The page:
Take the 2-minute tour ×
Stack Overflow is a question and answer site for professional and enthusiast programmers. It's 100% free, no registration required.
import Data.ByteString as B
import Data.ByteString.Internal as I
import Data.Bits
main = do input <- getLine
      let bs = B.pack input
      let intermediatebs  =  unfoldrN ((B.length bs)*2) unfld 0
      where unfld i
      |Prelude.rem i 2 == 0 = Just (top4 $ B.index bs (i/2) , i+1)
      |otherwise =  Just (bottom4 $ B.index bs (i/2) , i+1)
      top4bits x = shiftR x 4
      bottom4bits x = x .&. 0x0F
      top4 x = convertASCIIword8 $ top4bits x
      bottom4 x = convertASCIIword8 $ bottom4bits x
      convertASCIIword8 x
      |x <= 9 = I.c2w '0' + x
      |otherwise = I.c2w 'A' + (x-10)
      let outputbs = B.map I.w2c $ intermediatebs
      in do putStrLn (outputbs)

i am getting this compilation error The last statement in a 'do' construct must be an expression: let intermediatebs = unfoldrN ((B.length bs) * 2) unfld 0

share|improve this question
    
It looks like you have three let but only one in. That's not going to end well. And what's with the mixture of let and where bindings? –  Henning Makholm Oct 27 '12 at 16:41
    
@HenningMakholm The first two lets are inside the do-block and don't need an in. –  sepp2k Oct 27 '12 at 16:43
1  
The main problems here are (a) indentation errors (b) using where where let might be clearer, but mainly and most glaringly (c) trying to do everything inside a single main. It's ugly and hard to debug. Please please please rewrite your code into separate functions until you can write main = fmap myProcessingFunction getLine >>= putStrLn –  AndrewC Oct 27 '12 at 18:48

3 Answers 3

up vote 5 down vote accepted

It's hard to see exactly what you want here. It is possible to make your code parse with only indentation changes:

import Data.ByteString as B
import Data.ByteString.Internal as I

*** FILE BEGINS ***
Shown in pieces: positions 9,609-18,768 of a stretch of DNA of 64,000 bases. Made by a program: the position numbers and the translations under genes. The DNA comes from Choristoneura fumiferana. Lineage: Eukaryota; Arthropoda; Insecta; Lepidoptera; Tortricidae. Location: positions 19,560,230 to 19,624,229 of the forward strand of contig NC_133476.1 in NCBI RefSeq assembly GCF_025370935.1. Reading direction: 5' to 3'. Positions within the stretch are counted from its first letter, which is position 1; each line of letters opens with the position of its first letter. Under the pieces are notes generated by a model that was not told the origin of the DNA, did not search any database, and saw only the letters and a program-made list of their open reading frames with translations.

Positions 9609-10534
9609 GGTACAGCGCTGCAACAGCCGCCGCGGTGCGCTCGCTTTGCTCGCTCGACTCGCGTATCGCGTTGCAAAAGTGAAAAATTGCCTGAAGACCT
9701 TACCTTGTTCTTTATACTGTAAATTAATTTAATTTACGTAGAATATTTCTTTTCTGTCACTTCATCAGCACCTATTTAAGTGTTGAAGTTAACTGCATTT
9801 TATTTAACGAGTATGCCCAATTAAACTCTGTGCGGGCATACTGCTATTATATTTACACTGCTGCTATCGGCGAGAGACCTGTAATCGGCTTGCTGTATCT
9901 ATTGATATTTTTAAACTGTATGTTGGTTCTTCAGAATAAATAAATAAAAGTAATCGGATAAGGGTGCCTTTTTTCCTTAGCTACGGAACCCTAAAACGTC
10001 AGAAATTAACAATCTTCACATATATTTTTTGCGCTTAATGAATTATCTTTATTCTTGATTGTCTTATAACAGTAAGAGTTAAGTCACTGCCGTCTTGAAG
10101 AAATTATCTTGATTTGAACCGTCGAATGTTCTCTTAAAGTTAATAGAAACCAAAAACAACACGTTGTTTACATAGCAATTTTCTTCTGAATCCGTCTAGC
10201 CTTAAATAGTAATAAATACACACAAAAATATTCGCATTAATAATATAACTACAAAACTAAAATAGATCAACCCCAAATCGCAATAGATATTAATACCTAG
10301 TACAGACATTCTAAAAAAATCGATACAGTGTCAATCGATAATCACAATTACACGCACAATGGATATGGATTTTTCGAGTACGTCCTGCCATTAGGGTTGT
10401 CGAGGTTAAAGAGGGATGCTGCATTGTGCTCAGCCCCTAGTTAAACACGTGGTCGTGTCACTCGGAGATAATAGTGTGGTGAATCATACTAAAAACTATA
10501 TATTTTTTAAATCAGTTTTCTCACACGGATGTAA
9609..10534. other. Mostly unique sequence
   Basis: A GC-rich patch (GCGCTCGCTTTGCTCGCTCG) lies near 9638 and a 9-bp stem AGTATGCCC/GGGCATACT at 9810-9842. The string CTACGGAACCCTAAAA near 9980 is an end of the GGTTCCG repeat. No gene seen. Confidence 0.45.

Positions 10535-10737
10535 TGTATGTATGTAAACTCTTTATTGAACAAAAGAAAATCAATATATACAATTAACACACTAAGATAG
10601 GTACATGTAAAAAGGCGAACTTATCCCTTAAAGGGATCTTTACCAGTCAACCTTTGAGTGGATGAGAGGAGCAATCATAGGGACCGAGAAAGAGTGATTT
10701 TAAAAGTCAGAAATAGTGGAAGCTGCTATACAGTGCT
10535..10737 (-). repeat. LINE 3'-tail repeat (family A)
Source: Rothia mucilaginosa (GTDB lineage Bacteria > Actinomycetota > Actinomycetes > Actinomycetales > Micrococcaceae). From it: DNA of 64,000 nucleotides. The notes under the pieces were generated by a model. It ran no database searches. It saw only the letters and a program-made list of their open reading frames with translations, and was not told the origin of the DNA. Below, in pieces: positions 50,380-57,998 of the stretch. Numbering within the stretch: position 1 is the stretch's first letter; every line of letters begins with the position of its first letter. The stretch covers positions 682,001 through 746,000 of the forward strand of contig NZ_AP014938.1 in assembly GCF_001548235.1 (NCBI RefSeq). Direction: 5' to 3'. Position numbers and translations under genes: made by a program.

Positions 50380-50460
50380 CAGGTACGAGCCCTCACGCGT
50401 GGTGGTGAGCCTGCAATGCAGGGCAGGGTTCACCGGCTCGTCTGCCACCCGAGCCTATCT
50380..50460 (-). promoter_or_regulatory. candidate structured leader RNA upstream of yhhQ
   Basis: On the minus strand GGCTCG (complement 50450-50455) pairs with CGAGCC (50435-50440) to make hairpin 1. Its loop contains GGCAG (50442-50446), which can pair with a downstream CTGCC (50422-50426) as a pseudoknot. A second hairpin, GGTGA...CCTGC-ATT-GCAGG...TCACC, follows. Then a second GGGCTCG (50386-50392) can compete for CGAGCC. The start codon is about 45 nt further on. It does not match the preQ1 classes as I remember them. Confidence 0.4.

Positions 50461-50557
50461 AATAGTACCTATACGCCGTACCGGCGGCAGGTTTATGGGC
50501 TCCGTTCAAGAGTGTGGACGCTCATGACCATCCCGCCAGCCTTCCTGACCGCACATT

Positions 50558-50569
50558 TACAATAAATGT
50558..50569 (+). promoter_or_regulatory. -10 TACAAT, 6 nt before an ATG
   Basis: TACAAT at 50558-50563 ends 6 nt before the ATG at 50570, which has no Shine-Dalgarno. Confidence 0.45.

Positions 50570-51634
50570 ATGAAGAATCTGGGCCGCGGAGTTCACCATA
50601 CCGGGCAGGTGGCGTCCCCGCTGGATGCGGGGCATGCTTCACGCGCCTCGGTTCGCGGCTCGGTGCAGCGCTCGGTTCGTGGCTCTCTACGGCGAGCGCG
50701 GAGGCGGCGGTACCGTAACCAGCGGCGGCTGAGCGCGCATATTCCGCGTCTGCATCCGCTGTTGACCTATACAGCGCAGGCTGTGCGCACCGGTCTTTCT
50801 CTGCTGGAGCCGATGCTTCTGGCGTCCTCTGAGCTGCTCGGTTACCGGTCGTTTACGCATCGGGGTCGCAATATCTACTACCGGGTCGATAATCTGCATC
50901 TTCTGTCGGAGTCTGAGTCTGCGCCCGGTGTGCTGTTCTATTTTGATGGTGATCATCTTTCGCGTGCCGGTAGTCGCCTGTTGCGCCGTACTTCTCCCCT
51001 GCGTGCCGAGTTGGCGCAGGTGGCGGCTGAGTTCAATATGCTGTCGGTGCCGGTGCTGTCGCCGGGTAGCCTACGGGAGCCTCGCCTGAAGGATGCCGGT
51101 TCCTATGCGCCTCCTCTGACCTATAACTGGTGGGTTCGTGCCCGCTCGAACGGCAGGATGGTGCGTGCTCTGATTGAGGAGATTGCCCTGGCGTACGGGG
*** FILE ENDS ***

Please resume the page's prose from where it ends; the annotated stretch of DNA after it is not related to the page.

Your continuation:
import Data.Bits
main = do
  input <- getLine
  let bs = B.pack input
  let intermediatebs  =  unfoldrN ((B.length bs)*2) unfld 0
       where
        unfld i
          | Prelude.rem i 2 == 0 = Just (top4 $ B.index bs (i/2) , i+1)
          | otherwise =  Just (bottom4 $ B.index bs (i/2) , i+1)
        top4bits x = shiftR x 4
        bottom4bits x = x .&. 0x0F
        top4 x = convertASCIIword8 $ top4bits x
        bottom4 x = convertASCIIword8 $ bottom4bits x
        convertASCIIword8 x
          | x <= 9 = I.c2w '0' + x
          | otherwise = I.c2w 'A' + (x-10)
  let outputbs = B.map I.w2c $ intermediatebs
  putStrLn (outputbs)

although it won't compile due to ambiguous getLine and putStrLn occurrences. You may want to import qualified where appropriate. Key observations:

  • Do-blocks, let-blocks etc. start from the left edge of the first thing inside them, regardless of where the keyword is itself. E.g.

    do x
       y
    -- ^ because of where the x is, all future lines have to line up with it
    
    let x = ...
        y = ...
    -- ^ if you have code appearing left of here, the let-block ends
    

    As a consequence, I often give do and where their own line before starting a block. In the example I gave above, you can see that even if I moved the do-block into a function with a longer or shorter name, the indentation wouldn't change.

  • Lines in the same block that start indented are a continuation of the previous line. Guards are a continuation so need to be indented, likewise where for a let assignment needs to be indented further than the assignment itself.

  • The in do at the end of your block was redundant, so I removed it (alternatively, just indenting it would have worked too).
share|improve this answer

The error message is not caused by an indentation error so much as an ordering error. You seem to have inserted the where-block in the middle of your do-block. That does not work. The entire do-block, including the final expression, should come before the where block.

That said, you do have indentation error in your definitions inside your where-block: you need to indent the pattern guards.

share|improve this answer
    
Indeed, it is not easy to see what OP intented here. The where clause is supposed include everything including convertASCIIword, but why should the compiler stop there when the subsequent text has the same indendation. But if the last let is included in the where, then the last line of the outer do is indeed a let, and this is an error. –  Ingo Oct 27 '12 at 17:02

Your outer do consists only of input <- getLine since the following token let is already less indended than input (which makes no sense anyway, but ....)

Perhaps you mean:

do  input <- getLine
    let ....
    let .....   where 
          unfld ....

But one can only guess. Use indendation to make clear what items belong together, and what items are subitems of others. The style above rather obscures this. Also, you shouldn't write

foo x y z
| ..... = 

because the compiler would see

foo x y z; | ... = 
share|improve this answer

Your Answer

 
discard

By posting your answer, you agree to the privacy policy and terms of service.

Not the answer you're looking for? Browse other questions tagged or ask your own question.